04 March 2010
Cycle Superhighways: safe as Bank of, er, Iceland
The Transport for London website has a nice new page with more details about the forthcoming Cycle Superhighways - the express cycle lanes which, it is confidently expected, will double the amount of cycle blogging in the capital.
The page indexes all 12 routes at a glance with their pretend start and finish dates. For the two routes opening this summer - Barking to Tower Gateway CS3, and Merton to Bank CS7 - there are also route maps and schedules of works.
There are also some artist's impressions (right) of what the routes will look like, which immediately contradict the assertions lower down the page that the routes will be 'direct and continuous'. (David Hembrow's blog analyses the impressionable artist's work in more detail. He's as unimpressed as we are.)
This is a more accurate impression (right) of how the routes will actually look.
The Superficial Cycleways are already a standing joke in cycling circles. But cycle campaigners are used to going round in circles.
It's not a particularly funny joke, though. Because there are many places where, we suspect, safety issues will be submerged beneath the B&Q emulsion.
Take, for example, the junction on the right. The cyclist is going west along the A24/A3, Kennington Road, just passing the fork left to Brixton Road. (The Oval cricket ground is just a Eoin Morgan reverse-sweep away to the north.) He wants to go straight on, towards Stockwell.
Now, at the moment, this is lethal. You can see why. From the previous junction, either you go along in the bus lane and then try to cut across a lane of fast-moving traffic; or you stay in the left of the middle, straight-on, lane, sandwiched between two lanes of fast-moving traffic.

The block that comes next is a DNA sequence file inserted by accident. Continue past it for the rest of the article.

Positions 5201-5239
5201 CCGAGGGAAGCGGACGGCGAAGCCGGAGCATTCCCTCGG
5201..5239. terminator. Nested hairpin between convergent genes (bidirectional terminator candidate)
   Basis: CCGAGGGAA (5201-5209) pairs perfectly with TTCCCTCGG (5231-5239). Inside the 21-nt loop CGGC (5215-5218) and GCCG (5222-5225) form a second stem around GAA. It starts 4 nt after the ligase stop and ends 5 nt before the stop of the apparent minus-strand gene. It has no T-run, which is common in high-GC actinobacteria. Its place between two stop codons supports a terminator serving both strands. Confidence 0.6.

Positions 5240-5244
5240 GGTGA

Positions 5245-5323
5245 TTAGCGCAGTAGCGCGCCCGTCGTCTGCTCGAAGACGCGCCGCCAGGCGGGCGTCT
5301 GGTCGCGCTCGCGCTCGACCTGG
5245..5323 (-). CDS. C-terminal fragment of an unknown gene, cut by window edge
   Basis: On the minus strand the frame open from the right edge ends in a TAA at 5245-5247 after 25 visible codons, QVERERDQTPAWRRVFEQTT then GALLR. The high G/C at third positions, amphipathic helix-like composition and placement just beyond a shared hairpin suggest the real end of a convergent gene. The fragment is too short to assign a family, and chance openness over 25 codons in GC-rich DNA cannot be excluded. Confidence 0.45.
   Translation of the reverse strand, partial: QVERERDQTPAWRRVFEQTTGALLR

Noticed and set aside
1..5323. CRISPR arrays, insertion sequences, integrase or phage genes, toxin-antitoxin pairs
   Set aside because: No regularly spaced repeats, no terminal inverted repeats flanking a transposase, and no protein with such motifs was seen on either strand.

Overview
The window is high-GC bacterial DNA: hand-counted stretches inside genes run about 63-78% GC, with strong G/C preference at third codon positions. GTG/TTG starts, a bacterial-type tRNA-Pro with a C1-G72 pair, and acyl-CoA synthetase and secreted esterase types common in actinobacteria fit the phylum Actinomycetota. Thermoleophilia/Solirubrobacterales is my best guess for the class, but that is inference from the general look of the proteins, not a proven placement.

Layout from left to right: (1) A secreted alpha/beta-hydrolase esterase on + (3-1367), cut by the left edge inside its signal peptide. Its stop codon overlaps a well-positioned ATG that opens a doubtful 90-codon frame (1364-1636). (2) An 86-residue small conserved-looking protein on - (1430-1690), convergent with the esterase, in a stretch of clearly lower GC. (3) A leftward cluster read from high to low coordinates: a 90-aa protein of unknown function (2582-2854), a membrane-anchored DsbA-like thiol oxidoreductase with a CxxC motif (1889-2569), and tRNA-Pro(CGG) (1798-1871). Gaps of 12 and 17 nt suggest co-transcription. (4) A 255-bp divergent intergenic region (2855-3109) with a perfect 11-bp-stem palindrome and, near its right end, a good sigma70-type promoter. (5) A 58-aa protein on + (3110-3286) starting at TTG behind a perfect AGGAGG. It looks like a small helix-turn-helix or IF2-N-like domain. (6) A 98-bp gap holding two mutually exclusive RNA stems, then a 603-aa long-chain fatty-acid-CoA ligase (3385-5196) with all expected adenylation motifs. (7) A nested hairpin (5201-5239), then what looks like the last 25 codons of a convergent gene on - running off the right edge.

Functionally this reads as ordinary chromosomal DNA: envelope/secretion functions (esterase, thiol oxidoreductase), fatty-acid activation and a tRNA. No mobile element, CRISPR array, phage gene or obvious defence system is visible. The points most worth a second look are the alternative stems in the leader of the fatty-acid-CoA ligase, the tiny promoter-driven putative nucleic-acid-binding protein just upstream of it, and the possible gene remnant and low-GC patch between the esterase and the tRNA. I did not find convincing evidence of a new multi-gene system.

And this is on Superficial Cycleway 3, Merton to Bank. So surely they'll sort it out, to make it 'safe and continuous'?
Maybe. Maybe not. The schedule notes provided on that TfL web page are unclear. All they talk about is "rearranging southbound traffic lanes... This will make it safer for cyclists".
Posting to the Lambeth Cyclists egroup about the "evil Oval", local cyclist Mark Knox said: "When some of us rode the route with the engineers and planners, we gave them all sorts of advice about this huge obstacle to easy cycling. One of our favoured options was restricting the left-turning Brixton/Camberwell-bound slip road to buses and cycles, and requiring all other traffic to carry on to the crossroads.
"What we stressed was that unless something radical was done to calm this junction, no route through it could be called a cycle superhighway. Sadly there is no mention of any measures to civilise the possibly even more perilous northbound straight-ahead journey through the junction."
Will such re-engineering happen? It's possible, just as it's possible that Lord Ashcroft might move in next door to us. But all we expect is a glossy strip of Dulux Caribbean Midnight. The great Cycle Superhighways Swindle. A bluewash.